NEW YORK – A Kohl’s executive at the NRF 104th Annual Convention & Expo discussed how the retailer leveraged data analytics to create a mobile application that resonates better with consumers.
At the “Innovation and Research: Visionary’s Preview” session during the NRF 104th Annual Convention & Expo, the Kohl’s and Tesco Labs executives discussed their journeys with IBM Research to incorporate mobile technologies in their retail stores and on mobile applications. As both believe in maintaining a mindset of digital innovation, the two retailers prioritize their customers to provide experiences that are more likely to resonate with them.
“Innovation is a big deal to us,” said Ratnakar Lavu, executive vice president and digital head at Kohl’s. “It’s our goal to be engaging, and innovation is important because digital is transforming the retail landscape and influencing key retail measures in a big way.
“More importantly, mobile and digital influence in-store sales,” he said. “Mobile is truly transforming the mobile experience as far as customers on platforms, such as apps, but also the in-store experience, in regards to price checking and what they expect.”
Kohl’s believes it is a retailer that has consistently prevailed over its competitors for the past near decade and has sought out IBM Research to increase customer segmentation and personalization to incorporate mobile technologies in the in-store experience.
Since its initial trek towards digital innovation, Kohl’s has prioritized providing easy experiences on its app, engaging its customers on personal levels, deliver products that excite its customers and ensure that customers get what they want across multiple channels.
Admitting that mobile has served as a significant disruption to retail, Mr. Lavu commented on the change of role that bricks-and-mortar locations have undergone. Stores have become extensions of ecommerce fulfillment networks, which prompted Kohl’s to introduce “Buy online, pick up in store” and “Buy online, ship from store” capabilities for shoppers.
In addition, the retailer has completely revamped its app, with the help of IBM, with an introduction to a savings wallet. In the app, users are rewarded for transactions and behaviors, and they also have the option to use their points for purchases or donate to charity.
Mr. Lavu also said at the NRF 104th Annual Convention & Expo on Monday that the retailer has stepped up the pace of innovation and while not everything will pan out, beacons are a surefire bet.
At the “From Moments to Journey: Make each one Matter” session during the NRF 104th Annual Convention & Expo, Mr. Lavu discussed the importance of offering a seamless, simplified checkout process on mobile and online channels, as well as taking all steps to ensure a positive customer experience. After listening to customer feedback and attempting to stay competitive in the ever-changing digital space, Kohl’s recently launched a transactional redesign for its mobile checkout process and turned to beacon technology in the hopes of sending more personalized offers to guests in-store (see story).
“IBM, Oracle and many other research companies have tremendous engineering talent, and you’re also trying to solve some big problems that we haven’t even seen today, and that is where you’re expecting a lot of capital – hundreds of millions of dollars – and we’re not able to spend those amounts of money in terms of research,” Mr. Lavu said. “I come from companies that are really thinking forward, looking at things and solving big problems, and we were looking to tap into that.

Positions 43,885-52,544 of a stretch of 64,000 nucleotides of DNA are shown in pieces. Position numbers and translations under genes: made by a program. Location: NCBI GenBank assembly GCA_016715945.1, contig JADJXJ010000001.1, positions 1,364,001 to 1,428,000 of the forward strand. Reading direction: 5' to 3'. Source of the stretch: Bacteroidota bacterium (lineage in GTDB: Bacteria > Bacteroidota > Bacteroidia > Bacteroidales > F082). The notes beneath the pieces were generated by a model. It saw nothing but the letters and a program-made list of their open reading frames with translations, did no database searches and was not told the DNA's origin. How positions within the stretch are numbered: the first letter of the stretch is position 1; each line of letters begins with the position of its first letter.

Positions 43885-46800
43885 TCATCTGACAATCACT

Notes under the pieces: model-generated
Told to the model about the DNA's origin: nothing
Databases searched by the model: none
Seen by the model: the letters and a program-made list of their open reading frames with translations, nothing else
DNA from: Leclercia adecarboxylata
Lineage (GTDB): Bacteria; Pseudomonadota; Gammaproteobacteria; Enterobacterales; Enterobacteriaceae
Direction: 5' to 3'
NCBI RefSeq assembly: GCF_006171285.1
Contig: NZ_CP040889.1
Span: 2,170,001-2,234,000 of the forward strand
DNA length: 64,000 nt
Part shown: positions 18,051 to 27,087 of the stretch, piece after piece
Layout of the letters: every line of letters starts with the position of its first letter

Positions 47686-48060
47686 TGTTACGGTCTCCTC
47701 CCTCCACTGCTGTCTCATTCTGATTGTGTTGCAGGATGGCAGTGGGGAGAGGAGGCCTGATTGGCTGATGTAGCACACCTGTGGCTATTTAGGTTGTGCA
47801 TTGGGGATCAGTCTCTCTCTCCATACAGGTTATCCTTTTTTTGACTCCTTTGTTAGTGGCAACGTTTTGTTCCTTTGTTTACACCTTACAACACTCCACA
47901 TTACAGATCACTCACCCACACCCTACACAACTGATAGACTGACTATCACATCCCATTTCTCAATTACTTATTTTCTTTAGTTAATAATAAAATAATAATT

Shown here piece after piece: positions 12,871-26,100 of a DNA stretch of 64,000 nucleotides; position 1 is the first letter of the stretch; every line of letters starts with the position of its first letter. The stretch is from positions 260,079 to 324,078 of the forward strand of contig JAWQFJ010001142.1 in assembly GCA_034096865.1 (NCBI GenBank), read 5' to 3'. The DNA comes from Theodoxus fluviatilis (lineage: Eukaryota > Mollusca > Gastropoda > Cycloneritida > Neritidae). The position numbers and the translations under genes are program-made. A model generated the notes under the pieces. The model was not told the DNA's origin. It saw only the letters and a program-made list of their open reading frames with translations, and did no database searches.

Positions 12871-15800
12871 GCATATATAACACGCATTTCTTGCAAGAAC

“If there is a customer problem that we want to solve, you can bring in the expertise – whether it’s technology or engineering – and it has worked really well,” he said.
Kohl’s ramped up its mobile strategy for the 2014 holiday season with an update to its application that introduced buy-online, pickup in-store options for shoppers.
The retailer opened its doors on 6 pm on Thanksgiving Day to accommodate consumers seeking holiday deals and offered similar incentives online and through the Kohl’s app. Consumers could easily store Yes2You Rewards points and savings in the app, which was updated to provide a seamless shopping experience despite the frenzy of the hectic season (see story).
Numbers say it all
Tesco Labs has recently tapped image recognition in its most recent attempt to be digitally innovative. Through this solution, Tesco can snap photos of its store shelves, and the shelves will be analyzed to provide inventory numbers and whether or not items are in the correct location.
A goal for all bricks-and-mortar retailers is to keep shelves full of stock. Thanks to an image recognition tool, Tesco can obtain inventory information from afar.
The moderator of the session asked audience members to raise their hand if their company works with a research team, such as IBM or Oracle, to seek data needs. Even though the session was completely full, very few raised their hands.
Mr. Lavu and Ms. Angela Maurer, head of Tesco Labs, agreed that a “learn fast, fail fast” approach to trying new mobile techniques is a way to fast success.
“It’s really exciting to work with research teams, because you’ve got a chance to create something completely new that addresses your need,” Ms. Maurer said. “It works well as a collaboration, because we can bring the actual challenge and a goal, and you’ve got the engineering also to help us work through that.”
Caitlyn Bohannon is an editorial assistant on Mobile Commerce Daily, New York
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Tags: Angela Maurer, Apparel and accessories, department stores and malls, food and beverage, IBM Research, image recognition, Kohl’s, mass merchants, mobile, mobile commerce, personalization, Ratnakar Lavu, Tesco, Tesco Labs
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